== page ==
The School of Education’s CRESS Center and its partners hosted the First Annual Capital Region Equity Summit on March 20, 2010. More than 300 people got together to initiate a regional equity consortium and create an agenda for our schools and communities. Together, we examined racialized expectations, achievement and equity in today’s schools.
California Department of Corrections and Rehabilitation, Sacramento City Unified School District, California Teachers Association, Sacramento County Office of Education, Sierra Health Foundation, Yocha Dehe Wintun Nation, Urban Collective, Betty Irene Moore School of Nursing at UC Davis, and the Yolo County Office of Education.
The First Annual Capital Region Equity Summit addressed four focus areas: Closing the Achievement Gap, Social Justice Living, Youth Empowerment, Juvenile Justice.
Closing the Achievement Gap
The U.S. Department of Education describes the achievement gap as the difference in academic performance between different ethnic groups. In California, the gap is defined as the disparity between white students and other ethnic groups and between English learners and native English speakers, socioeconomically disadvantaged and non-disadvantaged, and students with disabilities as compared to students without disabilities.
Social Justice Living
Recognizing injustices in all areas of life, we will reflect on our own prejudices and stereotypes. This encompasses every aspect of community transformation–from the workforce to the doctor’s office to the classroom to the home. With the growth of the green movement the opportunity has arisen to create businesses that are sustainable and environmentally conscious for all; specifically, green collar jobs for communities of color. All neighborhoods are not created equally. Yet we are all grounded to the same reality.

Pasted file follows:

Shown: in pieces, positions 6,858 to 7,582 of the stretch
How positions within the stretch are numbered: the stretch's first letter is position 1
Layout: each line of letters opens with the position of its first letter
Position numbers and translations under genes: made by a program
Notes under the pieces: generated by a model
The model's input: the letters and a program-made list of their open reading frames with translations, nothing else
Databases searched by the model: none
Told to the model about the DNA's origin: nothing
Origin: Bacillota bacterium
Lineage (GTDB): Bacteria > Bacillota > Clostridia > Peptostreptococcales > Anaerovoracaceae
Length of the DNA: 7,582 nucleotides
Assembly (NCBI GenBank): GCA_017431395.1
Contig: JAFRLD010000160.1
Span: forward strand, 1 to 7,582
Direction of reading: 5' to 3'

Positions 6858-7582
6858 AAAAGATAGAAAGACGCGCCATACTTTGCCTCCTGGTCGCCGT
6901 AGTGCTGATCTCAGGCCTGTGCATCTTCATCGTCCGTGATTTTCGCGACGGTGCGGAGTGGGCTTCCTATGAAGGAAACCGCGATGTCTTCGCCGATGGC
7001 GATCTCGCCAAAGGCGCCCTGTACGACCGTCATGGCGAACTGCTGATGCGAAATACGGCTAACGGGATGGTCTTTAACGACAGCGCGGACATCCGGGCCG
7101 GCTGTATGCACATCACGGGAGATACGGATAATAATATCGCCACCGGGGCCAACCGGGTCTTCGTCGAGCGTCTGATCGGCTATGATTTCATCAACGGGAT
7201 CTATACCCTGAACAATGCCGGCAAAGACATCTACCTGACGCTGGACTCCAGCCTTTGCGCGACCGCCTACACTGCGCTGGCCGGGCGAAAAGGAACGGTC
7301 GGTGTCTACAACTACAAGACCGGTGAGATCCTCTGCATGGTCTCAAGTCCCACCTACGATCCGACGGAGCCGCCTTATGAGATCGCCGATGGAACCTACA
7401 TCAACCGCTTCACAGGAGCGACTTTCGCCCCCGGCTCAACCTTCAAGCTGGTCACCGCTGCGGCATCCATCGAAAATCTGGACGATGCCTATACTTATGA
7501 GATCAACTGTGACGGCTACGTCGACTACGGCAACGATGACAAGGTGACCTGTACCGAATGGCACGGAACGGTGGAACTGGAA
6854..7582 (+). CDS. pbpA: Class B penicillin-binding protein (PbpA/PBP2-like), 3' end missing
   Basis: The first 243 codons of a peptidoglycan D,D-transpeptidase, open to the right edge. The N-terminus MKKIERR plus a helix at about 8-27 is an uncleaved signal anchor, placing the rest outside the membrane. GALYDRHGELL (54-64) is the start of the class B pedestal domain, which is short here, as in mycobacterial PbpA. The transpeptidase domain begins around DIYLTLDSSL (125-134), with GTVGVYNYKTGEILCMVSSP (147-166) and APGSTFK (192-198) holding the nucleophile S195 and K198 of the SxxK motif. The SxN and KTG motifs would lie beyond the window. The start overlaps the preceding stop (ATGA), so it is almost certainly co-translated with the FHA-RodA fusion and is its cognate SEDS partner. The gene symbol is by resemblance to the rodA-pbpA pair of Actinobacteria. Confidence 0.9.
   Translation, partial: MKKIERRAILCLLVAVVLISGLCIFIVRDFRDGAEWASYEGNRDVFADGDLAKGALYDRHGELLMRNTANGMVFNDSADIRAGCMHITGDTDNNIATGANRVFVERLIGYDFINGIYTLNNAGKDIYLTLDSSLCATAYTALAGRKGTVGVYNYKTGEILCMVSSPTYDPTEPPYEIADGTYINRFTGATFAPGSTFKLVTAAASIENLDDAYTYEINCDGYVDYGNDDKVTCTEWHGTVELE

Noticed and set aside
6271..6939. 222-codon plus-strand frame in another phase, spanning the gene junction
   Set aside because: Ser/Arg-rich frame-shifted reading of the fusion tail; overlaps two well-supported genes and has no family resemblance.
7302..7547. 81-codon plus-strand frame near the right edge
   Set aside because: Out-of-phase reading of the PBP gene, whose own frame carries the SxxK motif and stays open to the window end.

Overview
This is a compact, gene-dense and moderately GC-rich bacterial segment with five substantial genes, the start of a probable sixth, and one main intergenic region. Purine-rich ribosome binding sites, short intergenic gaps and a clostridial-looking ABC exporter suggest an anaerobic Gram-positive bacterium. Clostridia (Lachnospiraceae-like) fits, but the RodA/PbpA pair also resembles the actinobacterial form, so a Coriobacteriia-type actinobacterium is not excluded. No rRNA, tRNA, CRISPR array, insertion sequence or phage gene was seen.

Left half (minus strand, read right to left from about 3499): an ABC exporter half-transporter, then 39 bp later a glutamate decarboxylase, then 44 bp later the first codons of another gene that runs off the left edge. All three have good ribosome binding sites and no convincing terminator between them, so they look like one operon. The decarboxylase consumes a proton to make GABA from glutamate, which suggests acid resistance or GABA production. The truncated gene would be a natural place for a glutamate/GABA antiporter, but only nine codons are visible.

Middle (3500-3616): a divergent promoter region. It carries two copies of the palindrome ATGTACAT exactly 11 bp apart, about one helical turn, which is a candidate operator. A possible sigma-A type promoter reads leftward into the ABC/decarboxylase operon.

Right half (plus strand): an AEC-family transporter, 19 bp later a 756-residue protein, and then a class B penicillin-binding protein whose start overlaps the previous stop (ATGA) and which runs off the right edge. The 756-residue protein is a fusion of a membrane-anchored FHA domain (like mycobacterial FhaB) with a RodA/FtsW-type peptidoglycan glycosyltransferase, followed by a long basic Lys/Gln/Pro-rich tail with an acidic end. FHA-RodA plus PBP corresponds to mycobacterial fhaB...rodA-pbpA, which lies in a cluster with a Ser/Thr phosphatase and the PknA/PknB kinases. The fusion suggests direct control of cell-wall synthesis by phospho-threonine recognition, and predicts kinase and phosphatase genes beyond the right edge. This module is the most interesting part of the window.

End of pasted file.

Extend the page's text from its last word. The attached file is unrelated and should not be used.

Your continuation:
Youth Empowerment (Youth Leadership &Youth-Led Workshops)
Youth empowerment is based on the potentially world-changing notion that young people have the energy and expertise to change and improve their worlds, alone and in partnerships with adults. This strand of workshops is to be led by youth, or adults in youth-adult partnerships, highlighting the social justice work they are doing in their schools and communities.
Disproportionate minority contact refers to the overrepresentation of youth of color who come into contact (at all decision points along the continuum) with the juvenile justice system relative to their numbers in the general population. The Juvenile Justice and Delinquency Prevention Act of 2002 broadened the scope of the DMC initiative from “disproportionate minority confinement” to “disproportionate minority contact,” requiring an examination of potential disproportionate representation at all decision points within the juvenile justice continuum and implementation of data-based prevention and system improvement efforts to reduce identified disproportionality.